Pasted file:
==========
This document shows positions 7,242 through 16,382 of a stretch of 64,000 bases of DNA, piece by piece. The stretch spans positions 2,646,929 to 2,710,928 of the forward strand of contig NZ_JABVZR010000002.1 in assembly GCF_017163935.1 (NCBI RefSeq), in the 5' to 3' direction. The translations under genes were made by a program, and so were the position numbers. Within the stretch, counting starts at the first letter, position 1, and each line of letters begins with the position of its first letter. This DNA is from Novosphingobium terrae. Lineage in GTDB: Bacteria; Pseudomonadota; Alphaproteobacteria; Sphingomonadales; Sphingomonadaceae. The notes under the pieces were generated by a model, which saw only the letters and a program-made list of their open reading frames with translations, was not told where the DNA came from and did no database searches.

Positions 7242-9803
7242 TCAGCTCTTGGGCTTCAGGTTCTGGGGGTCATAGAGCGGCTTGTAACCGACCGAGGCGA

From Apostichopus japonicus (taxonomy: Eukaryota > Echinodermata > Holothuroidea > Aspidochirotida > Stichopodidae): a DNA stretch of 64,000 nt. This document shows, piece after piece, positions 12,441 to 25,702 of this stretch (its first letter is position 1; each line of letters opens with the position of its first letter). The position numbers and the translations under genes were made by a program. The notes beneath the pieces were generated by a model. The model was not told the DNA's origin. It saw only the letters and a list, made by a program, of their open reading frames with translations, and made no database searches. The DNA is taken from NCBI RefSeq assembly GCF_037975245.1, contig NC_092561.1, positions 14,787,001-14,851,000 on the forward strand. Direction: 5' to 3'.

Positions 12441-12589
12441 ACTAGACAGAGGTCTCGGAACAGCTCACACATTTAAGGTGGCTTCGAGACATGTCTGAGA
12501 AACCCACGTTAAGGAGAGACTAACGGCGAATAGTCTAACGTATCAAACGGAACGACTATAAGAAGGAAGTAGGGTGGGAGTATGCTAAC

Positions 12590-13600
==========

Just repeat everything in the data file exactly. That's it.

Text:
This document shows positions 7,242 through 16,382 of a stretch of 64,000 bases of DNA, piece by piece. The stretch spans positions 2,646,929 to 2,710,928 of the forward strand of contig NZ_JABVZR010000002.1 in assembly GCF_017163935.1 (NCBI RefSeq), in the 5' to 3' direction. The translations under genes were made by a program, and so were the position numbers. Within the stretch, counting starts at the first letter, position 1, and each line of letters begins with the position of its first letter. This DNA is from Novosphingobium terrae. Lineage in GTDB: Bacteria; Pseudomonadota; Alphaproteobacteria; Sphingomonadales; Sphingomonadaceae. The notes under the pieces were generated by a model, which saw only the letters and a program-made list of their open reading frames with translations, was not told where the DNA came from and did no database searches.

Positions 7242-9803
7242 TCAGCTCTTGGGCTTCAGGTTCTGGGGGTCATAGAGCGGCTTGTAACCGACCGAGGCGA

From Apostichopus japonicus (taxonomy: Eukaryota > Echinodermata > Holothuroidea > Aspidochirotida > Stichopodidae): a DNA stretch of 64,000 nt. This document shows, piece after piece, positions 12,441 to 25,702 of this stretch (its first letter is position 1; each line of letters opens with the position of its first letter). The position numbers and the translations under genes were made by a program. The notes beneath the pieces were generated by a model. The model was not told the DNA's origin. It saw only the letters and a list, made by a program, of their open reading frames with translations, and made no database searches. The DNA is taken from NCBI RefSeq assembly GCF_037975245.1, contig NC_092561.1, positions 14,787,001-14,851,000 on the forward strand. Direction: 5' to 3'.

Positions 12441-12589
12441 ACTAGACAGAGGTCTCGGAACAGCTCACACATTTAAGGTGGCTTCGAGACATGTCTGAGA
12501 AACCCACGTTAAGGAGAGACTAACGGCGAATAGTCTAACGTATCAAACGGAACGACTATAAGAAGGAAGTAGGGTGGGAGTATGCTAAC

Positions 12590-13600